Howard Dean (searchwon the first vote of the 2004 presidential campaign season on Tuesday, although it was more of a voting rights rally than a chance to express a preference for a candidate.

The former Vermont governor got 43 percent of the votes, followed by Al Sharpton (searchwith 34 percent, former Sen. Carol Moseley Braun with 12 percent and Rep. Dennis Kucinich, D-Ohio, with 8 percent.

The other five major Democratic candidates for the party's presidential nomination were not on the ballot. No delegates were selected; that comes later in caucuses on Feb. 12.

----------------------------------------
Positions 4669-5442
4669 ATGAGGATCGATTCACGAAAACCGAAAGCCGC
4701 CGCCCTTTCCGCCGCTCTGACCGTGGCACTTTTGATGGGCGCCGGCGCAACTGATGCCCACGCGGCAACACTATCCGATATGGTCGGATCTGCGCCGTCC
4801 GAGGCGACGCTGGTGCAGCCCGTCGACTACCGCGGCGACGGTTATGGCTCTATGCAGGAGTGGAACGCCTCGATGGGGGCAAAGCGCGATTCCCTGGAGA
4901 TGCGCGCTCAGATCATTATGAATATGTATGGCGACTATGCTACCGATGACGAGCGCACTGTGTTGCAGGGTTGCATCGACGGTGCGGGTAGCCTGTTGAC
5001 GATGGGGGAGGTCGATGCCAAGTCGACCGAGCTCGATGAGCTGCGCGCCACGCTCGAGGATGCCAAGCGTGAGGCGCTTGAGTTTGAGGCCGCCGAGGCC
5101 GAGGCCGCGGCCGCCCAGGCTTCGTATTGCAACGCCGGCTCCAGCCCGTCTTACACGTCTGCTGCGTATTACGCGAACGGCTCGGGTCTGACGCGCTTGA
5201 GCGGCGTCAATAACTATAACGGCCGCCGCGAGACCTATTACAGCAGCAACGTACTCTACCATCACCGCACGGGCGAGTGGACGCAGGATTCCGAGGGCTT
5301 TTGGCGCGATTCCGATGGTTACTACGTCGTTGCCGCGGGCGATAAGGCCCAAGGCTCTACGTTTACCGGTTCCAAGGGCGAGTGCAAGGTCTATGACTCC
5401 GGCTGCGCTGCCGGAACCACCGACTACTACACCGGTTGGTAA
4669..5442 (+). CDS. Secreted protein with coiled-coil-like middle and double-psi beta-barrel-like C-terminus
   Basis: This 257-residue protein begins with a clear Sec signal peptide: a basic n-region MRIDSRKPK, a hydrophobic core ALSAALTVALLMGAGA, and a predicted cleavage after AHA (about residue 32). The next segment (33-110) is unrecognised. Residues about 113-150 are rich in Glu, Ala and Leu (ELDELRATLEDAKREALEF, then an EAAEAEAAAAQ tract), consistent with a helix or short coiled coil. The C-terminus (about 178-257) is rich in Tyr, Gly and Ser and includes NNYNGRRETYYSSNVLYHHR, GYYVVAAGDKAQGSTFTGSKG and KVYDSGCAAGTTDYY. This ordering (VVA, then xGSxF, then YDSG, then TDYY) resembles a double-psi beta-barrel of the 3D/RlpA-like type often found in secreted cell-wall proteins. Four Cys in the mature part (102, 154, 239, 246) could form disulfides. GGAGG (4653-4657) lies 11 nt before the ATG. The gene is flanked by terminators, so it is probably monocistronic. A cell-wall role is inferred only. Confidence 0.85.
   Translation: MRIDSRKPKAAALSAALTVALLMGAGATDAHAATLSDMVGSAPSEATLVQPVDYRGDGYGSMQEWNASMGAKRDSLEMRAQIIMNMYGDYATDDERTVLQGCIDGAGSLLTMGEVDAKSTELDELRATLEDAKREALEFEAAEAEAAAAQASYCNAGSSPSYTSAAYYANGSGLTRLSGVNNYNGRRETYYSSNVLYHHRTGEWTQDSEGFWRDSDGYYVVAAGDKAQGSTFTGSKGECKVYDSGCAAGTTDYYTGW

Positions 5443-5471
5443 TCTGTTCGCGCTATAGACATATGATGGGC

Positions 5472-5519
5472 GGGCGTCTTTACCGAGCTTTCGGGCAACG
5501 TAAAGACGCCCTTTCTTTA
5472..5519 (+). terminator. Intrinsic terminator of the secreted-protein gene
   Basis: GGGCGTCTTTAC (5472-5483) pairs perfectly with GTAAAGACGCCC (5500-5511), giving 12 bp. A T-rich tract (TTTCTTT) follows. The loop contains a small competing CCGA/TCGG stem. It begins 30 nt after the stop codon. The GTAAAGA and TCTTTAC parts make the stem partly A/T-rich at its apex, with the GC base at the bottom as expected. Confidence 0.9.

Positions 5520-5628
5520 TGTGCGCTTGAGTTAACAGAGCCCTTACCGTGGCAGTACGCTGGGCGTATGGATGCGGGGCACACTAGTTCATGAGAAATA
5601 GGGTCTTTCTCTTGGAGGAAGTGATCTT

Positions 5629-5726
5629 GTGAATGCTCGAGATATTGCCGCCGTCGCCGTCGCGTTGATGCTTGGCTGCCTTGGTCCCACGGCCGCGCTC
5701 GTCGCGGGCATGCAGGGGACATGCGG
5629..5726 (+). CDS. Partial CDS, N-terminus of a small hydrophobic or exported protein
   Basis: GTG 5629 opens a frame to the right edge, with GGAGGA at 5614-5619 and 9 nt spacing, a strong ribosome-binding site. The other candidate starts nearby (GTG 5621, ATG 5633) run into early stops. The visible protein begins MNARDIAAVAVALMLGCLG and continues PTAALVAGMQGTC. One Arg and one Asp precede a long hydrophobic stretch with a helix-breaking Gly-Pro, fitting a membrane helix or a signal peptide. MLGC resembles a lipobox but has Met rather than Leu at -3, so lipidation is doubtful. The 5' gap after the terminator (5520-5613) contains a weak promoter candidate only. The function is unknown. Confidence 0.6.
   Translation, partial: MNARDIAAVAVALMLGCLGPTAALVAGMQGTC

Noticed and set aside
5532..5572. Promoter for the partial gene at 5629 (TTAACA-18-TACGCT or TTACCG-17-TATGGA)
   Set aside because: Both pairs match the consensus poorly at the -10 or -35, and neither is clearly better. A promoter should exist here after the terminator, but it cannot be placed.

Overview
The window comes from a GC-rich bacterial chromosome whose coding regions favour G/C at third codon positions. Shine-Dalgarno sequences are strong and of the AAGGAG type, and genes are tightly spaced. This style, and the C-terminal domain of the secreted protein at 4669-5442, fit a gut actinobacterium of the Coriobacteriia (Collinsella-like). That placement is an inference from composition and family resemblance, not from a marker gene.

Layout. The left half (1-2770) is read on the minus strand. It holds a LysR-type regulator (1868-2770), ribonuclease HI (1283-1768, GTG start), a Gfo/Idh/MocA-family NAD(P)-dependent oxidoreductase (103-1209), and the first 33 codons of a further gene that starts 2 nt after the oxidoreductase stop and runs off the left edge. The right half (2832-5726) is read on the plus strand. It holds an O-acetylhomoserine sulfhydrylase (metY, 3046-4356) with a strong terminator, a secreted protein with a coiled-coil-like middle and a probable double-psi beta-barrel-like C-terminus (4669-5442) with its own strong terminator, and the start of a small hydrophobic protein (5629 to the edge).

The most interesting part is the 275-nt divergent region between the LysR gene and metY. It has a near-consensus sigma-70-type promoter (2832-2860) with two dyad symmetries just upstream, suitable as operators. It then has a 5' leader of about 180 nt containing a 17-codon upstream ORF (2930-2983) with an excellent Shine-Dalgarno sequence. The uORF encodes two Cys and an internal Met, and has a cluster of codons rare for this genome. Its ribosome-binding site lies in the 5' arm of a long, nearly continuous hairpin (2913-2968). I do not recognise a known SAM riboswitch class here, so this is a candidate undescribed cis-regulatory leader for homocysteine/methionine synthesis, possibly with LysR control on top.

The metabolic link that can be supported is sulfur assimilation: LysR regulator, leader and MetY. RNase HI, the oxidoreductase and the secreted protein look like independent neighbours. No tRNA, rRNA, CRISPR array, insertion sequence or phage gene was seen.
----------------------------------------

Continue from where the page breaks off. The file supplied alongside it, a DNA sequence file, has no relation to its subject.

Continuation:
Turnout was higher than in previous presidential primaries with 12 percent of registered voters casting ballots compared to 8.4 percent in 2002.

For more on the campaign, click to view Foxnews.com's You Decide 2004 page.

Mayor Anthony A. Williams (search), who did not endorse any candidate, said he believed citizens showed they were serious about winning voting rights in Congress for the District of Columbia, something now barred by the Constitution.

"(They) took time out of their day to come out and vote and show by their expression of democracy, denial of democracy in this city," said Williams.

City leaders moved the primary from May to December in an effort to call attention to the lack of voting rights, but the Democratic Party undermined the effort by insisting that the vote be nonbinding. City officials asked supporters of the missing five candidates to show up at the polls anyway to support the voting rights goal, urging them to cast blank ballots.